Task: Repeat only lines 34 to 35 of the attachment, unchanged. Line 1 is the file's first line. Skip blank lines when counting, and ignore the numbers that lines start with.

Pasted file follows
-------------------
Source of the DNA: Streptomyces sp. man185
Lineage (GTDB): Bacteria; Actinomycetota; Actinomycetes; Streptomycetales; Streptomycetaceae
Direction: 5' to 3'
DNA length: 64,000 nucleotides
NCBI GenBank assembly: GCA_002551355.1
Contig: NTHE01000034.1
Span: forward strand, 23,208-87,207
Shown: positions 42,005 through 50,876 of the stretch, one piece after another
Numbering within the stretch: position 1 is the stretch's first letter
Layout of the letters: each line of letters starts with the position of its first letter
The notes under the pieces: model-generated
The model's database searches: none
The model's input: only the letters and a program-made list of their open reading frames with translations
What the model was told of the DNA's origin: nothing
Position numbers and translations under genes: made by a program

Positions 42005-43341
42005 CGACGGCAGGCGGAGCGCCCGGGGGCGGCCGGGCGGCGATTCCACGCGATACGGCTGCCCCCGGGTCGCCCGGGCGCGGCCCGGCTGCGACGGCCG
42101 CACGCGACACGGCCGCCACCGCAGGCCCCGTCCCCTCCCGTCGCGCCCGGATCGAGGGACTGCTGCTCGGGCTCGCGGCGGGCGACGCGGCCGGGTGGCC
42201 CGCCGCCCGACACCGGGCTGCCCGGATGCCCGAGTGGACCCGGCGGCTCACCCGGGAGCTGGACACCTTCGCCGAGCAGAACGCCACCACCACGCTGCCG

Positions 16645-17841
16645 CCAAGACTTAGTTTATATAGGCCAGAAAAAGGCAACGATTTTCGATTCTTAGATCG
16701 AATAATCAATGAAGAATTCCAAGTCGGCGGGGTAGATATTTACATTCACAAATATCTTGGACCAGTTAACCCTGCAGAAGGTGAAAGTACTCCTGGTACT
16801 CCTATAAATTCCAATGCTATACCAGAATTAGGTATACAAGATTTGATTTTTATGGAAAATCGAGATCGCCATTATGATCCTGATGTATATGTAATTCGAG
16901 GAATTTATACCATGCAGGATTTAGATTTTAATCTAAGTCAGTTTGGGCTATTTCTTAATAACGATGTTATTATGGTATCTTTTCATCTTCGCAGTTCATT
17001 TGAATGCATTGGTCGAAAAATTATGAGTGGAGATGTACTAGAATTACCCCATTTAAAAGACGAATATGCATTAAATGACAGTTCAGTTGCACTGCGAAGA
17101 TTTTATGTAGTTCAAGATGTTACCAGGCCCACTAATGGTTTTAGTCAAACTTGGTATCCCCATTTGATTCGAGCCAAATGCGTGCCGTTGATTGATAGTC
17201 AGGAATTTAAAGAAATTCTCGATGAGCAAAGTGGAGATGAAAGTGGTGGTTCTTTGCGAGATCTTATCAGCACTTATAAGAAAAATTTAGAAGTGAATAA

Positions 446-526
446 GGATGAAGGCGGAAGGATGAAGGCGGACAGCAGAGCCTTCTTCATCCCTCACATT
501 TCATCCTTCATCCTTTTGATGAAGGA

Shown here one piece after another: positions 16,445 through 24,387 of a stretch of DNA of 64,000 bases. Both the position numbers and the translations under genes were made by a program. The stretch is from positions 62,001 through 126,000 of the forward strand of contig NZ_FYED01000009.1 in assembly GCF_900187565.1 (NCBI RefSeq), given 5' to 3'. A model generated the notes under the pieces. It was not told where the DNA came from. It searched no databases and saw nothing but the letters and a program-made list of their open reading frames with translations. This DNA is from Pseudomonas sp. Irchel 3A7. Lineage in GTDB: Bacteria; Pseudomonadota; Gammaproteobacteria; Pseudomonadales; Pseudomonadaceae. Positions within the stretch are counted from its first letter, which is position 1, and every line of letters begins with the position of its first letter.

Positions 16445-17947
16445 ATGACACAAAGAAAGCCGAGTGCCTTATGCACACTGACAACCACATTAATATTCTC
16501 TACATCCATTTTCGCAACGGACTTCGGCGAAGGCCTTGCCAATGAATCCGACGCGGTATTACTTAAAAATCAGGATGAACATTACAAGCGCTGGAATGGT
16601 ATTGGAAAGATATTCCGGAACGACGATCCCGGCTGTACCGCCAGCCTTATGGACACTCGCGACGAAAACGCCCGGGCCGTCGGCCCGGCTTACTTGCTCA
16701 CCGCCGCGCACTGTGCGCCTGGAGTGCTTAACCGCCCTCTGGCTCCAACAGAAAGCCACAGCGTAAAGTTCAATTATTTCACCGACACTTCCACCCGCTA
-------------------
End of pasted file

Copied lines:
16501 TACATCCATTTTCGCAACGGACTTCGGCGAAGGCCTTGCCAATGAATCCGACGCGGTATTACTTAAAAATCAGGATGAACATTACAAGCGCTGGAATGGT
16601 ATTGGAAAGATATTCCGGAACGACGATCCCGGCTGTACCGCCAGCCTTATGGACACTCGCGACGAAAACGCCCGGGCCGTCGGCCCGGCTTACTTGCTCA